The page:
But now there is a new Speaker, Narvekar, and he is the person who is supposed to consider any such pleas.
It may only seem fair that Zirwal should decide the matters since Narvekar hadn't been appointed at the time, but this is complicated. The court could hold that Narvekar was never validly appointed since all the developments were subject to its decision on the disqualification petitions, but the legal technicality mentioned earlier could make that difficult.
Alternatively, the court will have to specifically hold that even though Narvekar is still at present the Speaker of the Assembly, because the disqualification issues were raised prior to his appointment, he cannot hear them.
There is no precedent for this, however, and so the court is in uncharted waters.
Thirdly, there is the broader complication of a new government being in place which has already proved its majority. When faced with complications over who has the right to form a government, the court has tended to rely on floor tests as the solution.
Here, the court would have to order that the floor test already conducted is not valid, which it has never done in the past. The bench did indicate it has the power to annul a floor test in its order on 29 June, but again, these are untested waters.
All of this is complicated by how many subsequent decisions would have to be unpicked, including Narvekar's appointment, his acceptance of Shinde as leader of the Shiv Sena, his acceptance of a Shinde-faction MLA as party whip, the oath-taking of Shinde and Fadnavis and any government business conducted by the new administration.
This is a Gordian Knot of incredible proportions, and there is no sword that can just cut through it all.
And if there's one thing we've learnt about the Supreme Court when faced with tricky matters like this – for instance all the legal jiggery-pokery that went into unraveling Article 370 and changing the status of Jammu and Kashmir – it really prefers to leave things alone.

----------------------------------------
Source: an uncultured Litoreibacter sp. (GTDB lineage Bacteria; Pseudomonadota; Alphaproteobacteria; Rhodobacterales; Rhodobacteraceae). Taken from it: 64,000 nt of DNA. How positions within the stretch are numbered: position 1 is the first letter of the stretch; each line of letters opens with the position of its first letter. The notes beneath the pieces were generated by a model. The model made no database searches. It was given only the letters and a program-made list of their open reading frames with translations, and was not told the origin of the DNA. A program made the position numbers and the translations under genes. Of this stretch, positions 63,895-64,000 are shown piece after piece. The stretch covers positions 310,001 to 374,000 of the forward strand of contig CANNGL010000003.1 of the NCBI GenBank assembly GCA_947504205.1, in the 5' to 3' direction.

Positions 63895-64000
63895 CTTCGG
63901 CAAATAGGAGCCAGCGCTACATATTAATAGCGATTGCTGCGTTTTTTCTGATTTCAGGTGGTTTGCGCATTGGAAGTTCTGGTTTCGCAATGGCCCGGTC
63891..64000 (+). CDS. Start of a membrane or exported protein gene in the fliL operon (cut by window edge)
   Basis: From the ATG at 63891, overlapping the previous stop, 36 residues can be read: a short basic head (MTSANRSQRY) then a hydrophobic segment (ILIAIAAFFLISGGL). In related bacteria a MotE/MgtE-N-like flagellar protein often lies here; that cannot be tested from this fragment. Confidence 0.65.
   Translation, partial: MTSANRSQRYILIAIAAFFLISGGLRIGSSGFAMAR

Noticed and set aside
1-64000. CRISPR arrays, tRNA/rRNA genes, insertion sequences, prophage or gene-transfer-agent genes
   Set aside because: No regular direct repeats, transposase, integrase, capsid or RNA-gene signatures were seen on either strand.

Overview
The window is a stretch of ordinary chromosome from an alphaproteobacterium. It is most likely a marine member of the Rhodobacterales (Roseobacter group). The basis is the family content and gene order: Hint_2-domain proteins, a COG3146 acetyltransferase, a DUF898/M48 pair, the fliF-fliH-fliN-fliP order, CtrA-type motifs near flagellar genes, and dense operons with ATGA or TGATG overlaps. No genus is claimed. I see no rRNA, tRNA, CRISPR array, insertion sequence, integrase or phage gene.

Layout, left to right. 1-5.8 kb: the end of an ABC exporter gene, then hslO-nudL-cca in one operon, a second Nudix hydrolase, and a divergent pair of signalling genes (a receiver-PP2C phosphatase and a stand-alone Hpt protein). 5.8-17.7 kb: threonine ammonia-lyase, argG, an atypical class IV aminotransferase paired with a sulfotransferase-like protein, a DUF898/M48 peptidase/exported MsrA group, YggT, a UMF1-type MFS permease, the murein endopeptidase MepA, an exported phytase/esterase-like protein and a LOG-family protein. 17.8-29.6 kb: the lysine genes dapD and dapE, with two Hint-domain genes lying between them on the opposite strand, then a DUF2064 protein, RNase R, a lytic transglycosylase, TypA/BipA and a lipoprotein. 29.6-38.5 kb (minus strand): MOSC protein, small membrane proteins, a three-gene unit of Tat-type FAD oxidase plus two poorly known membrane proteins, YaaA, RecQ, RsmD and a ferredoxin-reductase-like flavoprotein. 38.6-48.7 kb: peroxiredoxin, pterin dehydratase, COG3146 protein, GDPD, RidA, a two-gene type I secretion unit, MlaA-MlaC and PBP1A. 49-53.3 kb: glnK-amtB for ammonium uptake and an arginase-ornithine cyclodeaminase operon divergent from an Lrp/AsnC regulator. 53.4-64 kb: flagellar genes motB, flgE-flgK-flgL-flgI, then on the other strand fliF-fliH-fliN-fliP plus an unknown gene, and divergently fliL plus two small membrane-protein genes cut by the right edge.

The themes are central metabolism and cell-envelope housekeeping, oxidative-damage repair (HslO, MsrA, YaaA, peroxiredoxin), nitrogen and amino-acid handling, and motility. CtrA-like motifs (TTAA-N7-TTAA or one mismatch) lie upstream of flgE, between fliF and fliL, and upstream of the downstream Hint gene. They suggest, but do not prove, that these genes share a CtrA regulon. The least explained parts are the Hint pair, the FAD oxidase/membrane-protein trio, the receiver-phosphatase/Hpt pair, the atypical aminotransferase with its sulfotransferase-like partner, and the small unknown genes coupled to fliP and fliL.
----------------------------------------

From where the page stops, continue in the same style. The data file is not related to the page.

This would, of course, be a terrible idea, since it would take whatever little point there is left to the anti-defection law and run a bulldozer through it. If MLAs can just become the 'true party' without a decision by the Election Commission, without them resigning or merging with another party, then the anti-defection law is entirely worthless.
While this would still be difficult with a national party like the Congress, perhaps, it would spell the end of regional parties and their ability to take on the juggernaut of a dominant national party like the BJP.
There are serious constitutional issues at play here that the Supreme Court should be deciding, but again, its record in recent years of hearing matters where serious constitutional issues are at play is dismal.
In addition to the Kashmir cases, the challenges to electoral bonds have remained in cold storage for years, as have the challenges to the CAA, and, lest we forget, demonetisation as well.
Does the Arithmetic Even Match Up Any More?
A convenient reason for the apex court to avoid hearing the matters any more could end up being the fact that even if the clock is turned back somehow, Uddhav Thackeray may no longer be able to prove his majority.
Assuming the court somehow allows Deputy Speaker Zirwal to disqualify 16 Shiv Sena MLAs including Shinde, this reduces the strength of the Assembly to 271, meaning the majority required is 136.
In June, the Thackeray faction had not sent disqualification notices to the 22 other rebels camped out with Shinde in Guwahati, perhaps hoping that once disqualification proceedings were launched against some of them, the rebellion would be abandoned.
But now, those 22 other rebels – and two who had initially remained loyal – have all made their choice. Without them, it is difficult to see how Thackeray can make it to the 136-mark.
Technically, if everything is reset and the original disqualifications happen, this would allow Thackeray to issue a whip to the remaining Shiv Sena MLAs, which would just about give him the numbers required.
But if any of them refuse to follow the whip, then this puts him in trouble. He could of course disqualify them for voting against the whip, but he would have still lost a floor test. Even if he can somehow make any eventual floor test subject to disqualifications, if he has to get rid of all 40 who voted for Shinde, Devendra Fadnavis will become the new CM.
This is because the BJP has 106 MLAs, and 18 other non-aligned MLAs are backing them, ie 124 MLAs. If all 40 Shinde MLAs are disqualified, the House goes down to 247, with 124 as the majority mark.
And this is all assuming that the Supreme Court allows Shinde and co to be disqualified.
Given the numbers with Shinde, he can try to argue that the anti-defection law cannot be used to disqualify any of them, given Paragraph 4 of the anti-defection law allows a merger of a political party where 2/3 of its legislature party agree.
While this may not seem to apply in Shinde's case because his MLAs aren't merging with another party, the Goa bench of the Bombay High Court recently allowed a very liberal interpretation of the concept of a merger, which the Supreme Court could also decide to adopt.
In short, Uddhav Thackeray is betting everything on the matters before the Supreme Court. But the situation is so complicated (thanks to the Supreme Court's own decisions) that it is unlikely to be the saviour he needs. And even if somehow it did everything he hopes for, he could still find himself short on the floor of the House.